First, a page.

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Shastriji Maharaj was only a year old when Gunatitanand Swami graced Mahelav and blessed him. While placing his hand on Dungar Bhakta’s head, Gunatitanand Swami revealed to his elder brother, “Your brother will become a sadhu and will spread Shriji Maharaj’s supreme glory. Through his discourses [on upasana] he will elevate and strengthen the Sampradaya.”
From childhood, it was evident that Dungar Bhakta was special. His hunger for spiritual discourses was impossible to satiate. At school, he built mandirs in the sand and performed arti and thal.
In his later years he stated, “The sole purpose of my life is to build mandirs.” Indeed, that was exactly what he did.
Shastriji Maharaj’s work ethic was different from that of most leaders. He wasn’t one to sit in an ivory tower and bark orders. He would be on the ground, amid the whirlwind of action.
When the foundations for the Sarangpur mandir were being dug, devotees from Una, near Junagadh, came to meet Shastriji Maharaj. They remembered him from some thirty years previously when he had discoursed in their town. Since so many years had passed, they were not sure if they would recognize him. On meeting Yogiji Maharaj, they asked where they might find him. A faint smile spread across Yogiji Maharaj’s face, “The sadhu who just walked by was Shastriji Maharaj.”
The devotees stood confused. Their forehead creased as they exclaimed, “But that sadhu had a spade in his hand!”
“Yes, that was Shastriji Maharaj,” confirmed Yogiji Maharaj.
When they saw Shastriji Maharaj’s ragged appearance, they were thrown off. Tied around his head was a tattered piece of cloth. His dhoti, brown with mud, was pulled up to his even muddier knees. Was this really the same Shastriji Maharaj from years ago? Then, a dashing young scholar, today, he resembled an ordinary labourer.
This is what set Shastriji Maharaj apart. No task was too shallow for him. Indeed, as he himself had said, “We are the oxen of Akshar-Purushottam.” That is, in spreading upasana, he was willing to per-form any seva, anytime, anywhere.
Travelling from village to village, his sole mission was to see people become eternally happy through the message of Akshar-Purushottam.
Getting off the train at Botad or Jadila station, he faced a 15 km walk to Sarangpur. With a potlu on his head, sometimes weighing 20-40 kg, he would trudge through marshy farmland, winding dirt tracks and uneven terrain; and during the monsoon months he would have to cross flooded rivers.
He suffered from arthritis, which caused his feet to swell and pain from the incessant vicharan. At night, devotees would apply balm to ease the pain, but instead of resting he would grab the opportunity to sing the glory of Akshar-Purushottam. Sometimes the oil in the lantern ran dry; sometimes it was turned off – because it was dawn.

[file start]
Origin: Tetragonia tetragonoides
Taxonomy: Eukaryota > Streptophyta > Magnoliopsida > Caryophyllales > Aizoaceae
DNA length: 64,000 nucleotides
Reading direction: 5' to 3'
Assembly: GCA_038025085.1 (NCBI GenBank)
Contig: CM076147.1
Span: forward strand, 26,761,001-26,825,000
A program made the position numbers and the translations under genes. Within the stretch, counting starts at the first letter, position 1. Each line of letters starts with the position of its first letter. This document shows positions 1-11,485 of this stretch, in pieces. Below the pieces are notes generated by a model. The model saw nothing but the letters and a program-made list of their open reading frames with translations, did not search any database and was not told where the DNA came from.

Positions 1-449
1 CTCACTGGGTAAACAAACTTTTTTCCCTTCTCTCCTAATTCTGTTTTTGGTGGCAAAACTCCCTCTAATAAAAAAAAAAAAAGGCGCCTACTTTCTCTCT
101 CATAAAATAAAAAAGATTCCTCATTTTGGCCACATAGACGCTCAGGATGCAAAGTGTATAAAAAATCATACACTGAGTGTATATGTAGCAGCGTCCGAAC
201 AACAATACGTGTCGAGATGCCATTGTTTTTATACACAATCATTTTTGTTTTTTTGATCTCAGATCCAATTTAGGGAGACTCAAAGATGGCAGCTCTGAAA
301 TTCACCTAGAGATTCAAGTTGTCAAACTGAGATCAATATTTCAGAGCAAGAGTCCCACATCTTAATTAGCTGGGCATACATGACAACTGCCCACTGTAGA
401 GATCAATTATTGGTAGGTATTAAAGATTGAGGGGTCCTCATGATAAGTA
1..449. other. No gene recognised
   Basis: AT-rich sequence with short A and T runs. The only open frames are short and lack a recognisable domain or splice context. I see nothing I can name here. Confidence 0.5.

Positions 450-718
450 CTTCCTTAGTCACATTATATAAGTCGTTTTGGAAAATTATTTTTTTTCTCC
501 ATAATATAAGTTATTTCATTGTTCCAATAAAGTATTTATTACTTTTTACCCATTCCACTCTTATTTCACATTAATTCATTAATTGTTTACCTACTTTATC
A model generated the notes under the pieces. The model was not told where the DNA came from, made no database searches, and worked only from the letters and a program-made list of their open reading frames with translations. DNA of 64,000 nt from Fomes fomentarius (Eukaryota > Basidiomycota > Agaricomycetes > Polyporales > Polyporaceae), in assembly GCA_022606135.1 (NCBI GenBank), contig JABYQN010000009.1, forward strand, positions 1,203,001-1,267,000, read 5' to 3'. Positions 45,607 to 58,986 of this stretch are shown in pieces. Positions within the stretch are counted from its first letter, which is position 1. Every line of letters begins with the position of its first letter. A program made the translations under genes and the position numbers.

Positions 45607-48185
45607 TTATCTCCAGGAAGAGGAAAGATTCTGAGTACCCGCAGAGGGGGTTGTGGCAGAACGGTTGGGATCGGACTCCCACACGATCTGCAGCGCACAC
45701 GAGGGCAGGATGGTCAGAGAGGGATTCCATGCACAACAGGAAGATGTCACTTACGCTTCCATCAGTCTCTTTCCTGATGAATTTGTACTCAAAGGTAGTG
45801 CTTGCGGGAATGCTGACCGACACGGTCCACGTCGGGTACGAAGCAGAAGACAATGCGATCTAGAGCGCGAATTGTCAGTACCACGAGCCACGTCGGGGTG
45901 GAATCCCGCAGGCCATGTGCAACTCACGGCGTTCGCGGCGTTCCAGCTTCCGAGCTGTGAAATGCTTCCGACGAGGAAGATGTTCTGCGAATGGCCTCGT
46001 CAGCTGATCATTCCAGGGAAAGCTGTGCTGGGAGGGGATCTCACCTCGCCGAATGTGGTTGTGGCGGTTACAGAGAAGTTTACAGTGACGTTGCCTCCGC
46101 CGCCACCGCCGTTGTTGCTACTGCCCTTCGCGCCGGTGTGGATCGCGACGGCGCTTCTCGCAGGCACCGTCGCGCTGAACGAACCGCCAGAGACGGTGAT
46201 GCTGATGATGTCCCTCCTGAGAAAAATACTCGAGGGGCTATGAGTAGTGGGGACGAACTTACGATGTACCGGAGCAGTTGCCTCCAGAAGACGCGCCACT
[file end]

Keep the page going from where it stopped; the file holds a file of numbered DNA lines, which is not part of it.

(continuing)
Although physically he tolerated a great deal, mentally, the trials were no lighter.
Shastriji Maharaj’s antagonists were looking for any opportunity to bring him down. They tried to plant the idea into people’s minds that Shastriji Maharaj had left Vartal to seek fame and glory. They were far from the truth. In Vartal, Shastriji Maharaj was admired by all. The kothari, senior and junior sadhus, and devotees all respected Shastriji Maharaj as they would a sadguru. He had everything. By leaving, he was giving it all up.
If he did in fact leave to be worshipped by others, then the devotees would have seen through the facade and left. Nevertheless, this was not the case. His only wish was to reveal the glory of Akshar and Purushottam as taught by Shriji Maharaj. One moving incident unfolds this truth.
Shastriji Maharaj was resting in the assembly hall in Sarangpur. Devotees from Africa approached him and asked for prasadi .
“What prasadi?” Shastriji Maharaj replied.
“The kumkum imprint of your charanarvind .”
Shastriji Maharaj suddenly sat upright. “Mine?!”
Shastriji Maharaj’s reply didn’t have the slightest air of any desire for honour, “If you want my charanarvind then cut off my feet! Apart from Shriji Maharaj’s charanarvind, nobody else’s can be worshipped.”
The devotees were crestfallen. They didn’t expect such a firm stance from Shastrij Maharaj.



Shastriji Maharaj defined sadbhav as developing intense attachment towards Shriji Maharaj, his Param Ekantik Sadhu and his devotees.
Devotees from as far as Africa would flock for Shastriji Maharaj’s darshan. He won their hearts not through a display of intelligence or showmanship, but by sacrificing himself for them.
It was one particular devotee’s inner wish that Shastriji Maharaj have lunch at his house. Shastriji Maharaj agreed, and told him to go ahead and make all the arrangements. Overjoyed, the devotee invited almost everyone he knew. When Shastriji Maharaj arrived with Nirgundas Swami, they walked into the kitchen to cook the meal and were stunned by the sight before them – food provisions enough to feed one hundred people!
There was little time to waste. Shastriji Maharaj and Nirgundas Swami tied their upper garments into a knot and lit the stove. The kitchen was small. The fumes from the burning wood began to irritate Nirgundas Swami’s eyes. His eyes turned red as tears trickled down his cheeks. Shastriji Maharaj couldn’t bear seeing his discomfort and so he requested him to leave. The growing smoke made it difficult to breathe. Undeterred, Shastriji Maharaj single-handedly cooked lunch to feed one hundred people.
Such was his love for the devotees that he did all this without uttering a single word of complaint. Just as an incense stick burns to ash so we can enjoy its fragrance, Shastriji Maharaj toiled and withered to leave us the fragrance of sadbhav. 

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